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Old 02-12-2016, 13:13   #16
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Re: How much Core to remove?

Quote:
Originally Posted by Cheechako View Post
I have to agree. I foresee a lot of damp left in there. even if done for weeks. Your gonna need a drier.
Is bone dry, has had lots of time and the right environment to dry, so no worry there presently. Just hope I can keep her that way, as "It does not matter" yard is sticking to position, and need to move. Best way is by water.
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Old 02-12-2016, 15:29   #17
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Re: How much Core to remove?

If it's wet you need to dry it out, doesn't matter how long it takes, it has to be dry. Or whatever your trying to adhere to it won't stick. If the wood fibers themselves are soft they got to go, there only compost at this point. If the wood veneers are only delaminated but still intact, saturated the plywood with a penetrating epoxy. After saturation but not yet fully cured epoxy in the fresh plywood with epoxy with a thickening agent added.
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Old 02-12-2016, 15:33   #18
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Re: How much Core to remove?

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Quote:
Originally Posted by Elie View Post
Brandon from Sheen marine, thank you very much.
So much destruction occurs when one tries to replace wet balsa core that your proposed approch is almost magical. Yet very logic and seemingly working, without major glass work.

I presume tha the bleed holes on perimeter are small (1/8. 1/4?. Yes, just a clearance hole for whatever size self tapping screws you use. (Ensure the screws are short enough they don't penetrate through the opposite skin.)

Is a 2x8 ft area is too big for this solution?. Can it be done is steps, smaller area at a time?.

Areas larger than 1 foot diameter with core that has been rotting for some time, often suffer from skin deformation (sagging), so this method may not work well. In some cases, the bottom skin can be supported to hold its proper position while the top is done. (The bottom will have to be done separately. It is possible to do 1 foot diameter sections at a time.

What about the idea of using a refrigeration vacuum pump to glue back the skins after drying?.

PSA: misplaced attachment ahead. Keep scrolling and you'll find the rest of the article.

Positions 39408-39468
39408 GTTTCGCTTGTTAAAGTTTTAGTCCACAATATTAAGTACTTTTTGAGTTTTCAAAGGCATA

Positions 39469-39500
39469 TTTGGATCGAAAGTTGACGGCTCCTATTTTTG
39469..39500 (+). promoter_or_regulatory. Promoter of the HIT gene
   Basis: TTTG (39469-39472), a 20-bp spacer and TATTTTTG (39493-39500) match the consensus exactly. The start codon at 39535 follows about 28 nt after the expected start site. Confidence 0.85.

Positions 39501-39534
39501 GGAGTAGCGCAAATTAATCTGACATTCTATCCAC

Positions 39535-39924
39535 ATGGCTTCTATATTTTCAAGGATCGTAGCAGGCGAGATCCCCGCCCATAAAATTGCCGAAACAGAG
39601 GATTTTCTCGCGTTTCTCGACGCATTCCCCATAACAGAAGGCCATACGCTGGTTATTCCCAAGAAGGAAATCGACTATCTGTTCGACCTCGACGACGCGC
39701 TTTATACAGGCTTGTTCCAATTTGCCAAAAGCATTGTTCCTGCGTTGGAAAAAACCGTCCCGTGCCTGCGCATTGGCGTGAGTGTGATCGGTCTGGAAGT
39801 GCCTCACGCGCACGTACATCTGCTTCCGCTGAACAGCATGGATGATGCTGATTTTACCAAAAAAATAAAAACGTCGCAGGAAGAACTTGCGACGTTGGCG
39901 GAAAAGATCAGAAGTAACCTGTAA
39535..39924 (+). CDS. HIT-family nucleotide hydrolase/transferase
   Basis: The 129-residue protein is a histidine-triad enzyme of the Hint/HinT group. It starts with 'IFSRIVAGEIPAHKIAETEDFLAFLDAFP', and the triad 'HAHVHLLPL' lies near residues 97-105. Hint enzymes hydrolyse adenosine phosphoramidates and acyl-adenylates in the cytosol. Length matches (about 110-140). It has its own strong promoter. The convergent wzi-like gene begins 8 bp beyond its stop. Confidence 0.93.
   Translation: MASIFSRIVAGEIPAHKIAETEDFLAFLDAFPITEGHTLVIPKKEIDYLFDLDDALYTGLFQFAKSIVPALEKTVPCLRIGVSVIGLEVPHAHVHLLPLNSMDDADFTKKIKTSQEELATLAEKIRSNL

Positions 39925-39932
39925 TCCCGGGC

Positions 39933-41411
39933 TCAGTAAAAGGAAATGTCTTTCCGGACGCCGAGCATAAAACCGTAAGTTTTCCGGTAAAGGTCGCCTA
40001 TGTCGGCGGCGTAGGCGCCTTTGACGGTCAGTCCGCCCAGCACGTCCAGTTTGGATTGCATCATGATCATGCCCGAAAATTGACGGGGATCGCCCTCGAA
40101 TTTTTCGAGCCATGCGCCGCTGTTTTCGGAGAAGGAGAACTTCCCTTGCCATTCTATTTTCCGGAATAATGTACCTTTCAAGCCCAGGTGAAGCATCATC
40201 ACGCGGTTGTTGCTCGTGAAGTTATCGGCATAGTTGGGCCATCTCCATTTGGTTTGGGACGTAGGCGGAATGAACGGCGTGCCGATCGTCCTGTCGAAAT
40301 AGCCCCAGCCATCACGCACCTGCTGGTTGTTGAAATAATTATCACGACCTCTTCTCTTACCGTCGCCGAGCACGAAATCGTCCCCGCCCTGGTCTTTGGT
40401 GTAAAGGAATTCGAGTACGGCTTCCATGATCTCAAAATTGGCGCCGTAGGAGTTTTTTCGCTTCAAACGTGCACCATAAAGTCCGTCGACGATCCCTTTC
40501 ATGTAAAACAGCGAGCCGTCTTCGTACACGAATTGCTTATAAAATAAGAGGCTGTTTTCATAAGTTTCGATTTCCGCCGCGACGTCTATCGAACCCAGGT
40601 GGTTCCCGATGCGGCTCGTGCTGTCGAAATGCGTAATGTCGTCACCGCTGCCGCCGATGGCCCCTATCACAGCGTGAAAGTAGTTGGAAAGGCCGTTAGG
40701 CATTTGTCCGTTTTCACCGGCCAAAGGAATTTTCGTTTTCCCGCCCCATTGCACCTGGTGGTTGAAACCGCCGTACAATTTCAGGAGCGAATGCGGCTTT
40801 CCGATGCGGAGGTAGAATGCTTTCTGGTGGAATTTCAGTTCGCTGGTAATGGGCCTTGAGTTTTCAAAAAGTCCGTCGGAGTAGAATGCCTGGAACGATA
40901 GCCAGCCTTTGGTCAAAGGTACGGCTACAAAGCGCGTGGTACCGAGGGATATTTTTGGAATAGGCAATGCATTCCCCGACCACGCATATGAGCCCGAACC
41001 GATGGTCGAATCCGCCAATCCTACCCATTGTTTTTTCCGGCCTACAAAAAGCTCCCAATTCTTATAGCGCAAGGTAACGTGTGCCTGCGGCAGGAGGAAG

Vacuum bagging will work, but takes a little more equipment and skill than the average DIY has.

Have you tried your method of drying core?

Yes, I do it all the time. A wet core is undesirable, but not a terrible thing, almost all cored boats have some. A rotted or delaminated core needs to be addressed.

Does it works all the time?...

The possible solution(s) depends on the boat.

I hate peeling off perfectly good skin, especially hard to match non-skid, and avoid it unless it is just not salvageable.

For smaller areas (about 1 foot diameter) the method I posted works fine.

In some cases, larger areas can be done this way.

Forced air drying time depends on core material, thickness, and saturation.

(If one lays a piece of soggy 1/4" balsa core in bright sunshine on a dry hot day, in 24 hours it's drier than a popcorn fart. If you blow warmed forced air over the surface, it takes about the same time.)

When the core is rotted over large areas, and skins are thin, the skin is often damaged and requires replacement anyway. In those cases, I peel back the skin, remove the rotted core, and use plastic honeycomb core material.

When I prepare deck repair estimates, I offer good, better, best solutions:

Good - dry core, repair delamination.
Better - Remove skin and rotted core, dry remaining wet core and repair delamination beyond that.
Best - Remove skin and replace all rotted and wet core.

The owner can then choose the method that meets their life expectancy and budget expectations.

Racers of older boats on a limited budget often go for "Good". Life owners of newer boats with deep pockets often go for "Best". Everyone else lands somewhere depending on their sensibilities and budgets.


Thanks again.
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Old 02-12-2016, 18:04   #19
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Re: How much Core to remove?

Vacuum bagging might dry it out fastest. If the vacuum bag can be sealed such as to get a very good vacuum the moisture will be drawn out more quickly. And do not forget the acetone trick. Acetone and water mix but somehow evaporate faster than water. I have seen repairs done on wet fiberglass composites within 1/2 hour of soaking wet. Granted not soaked balsa. Good luck, F
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Old 02-12-2016, 18:45   #20
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Re: How much Core to remove?

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Originally Posted by foufou View Post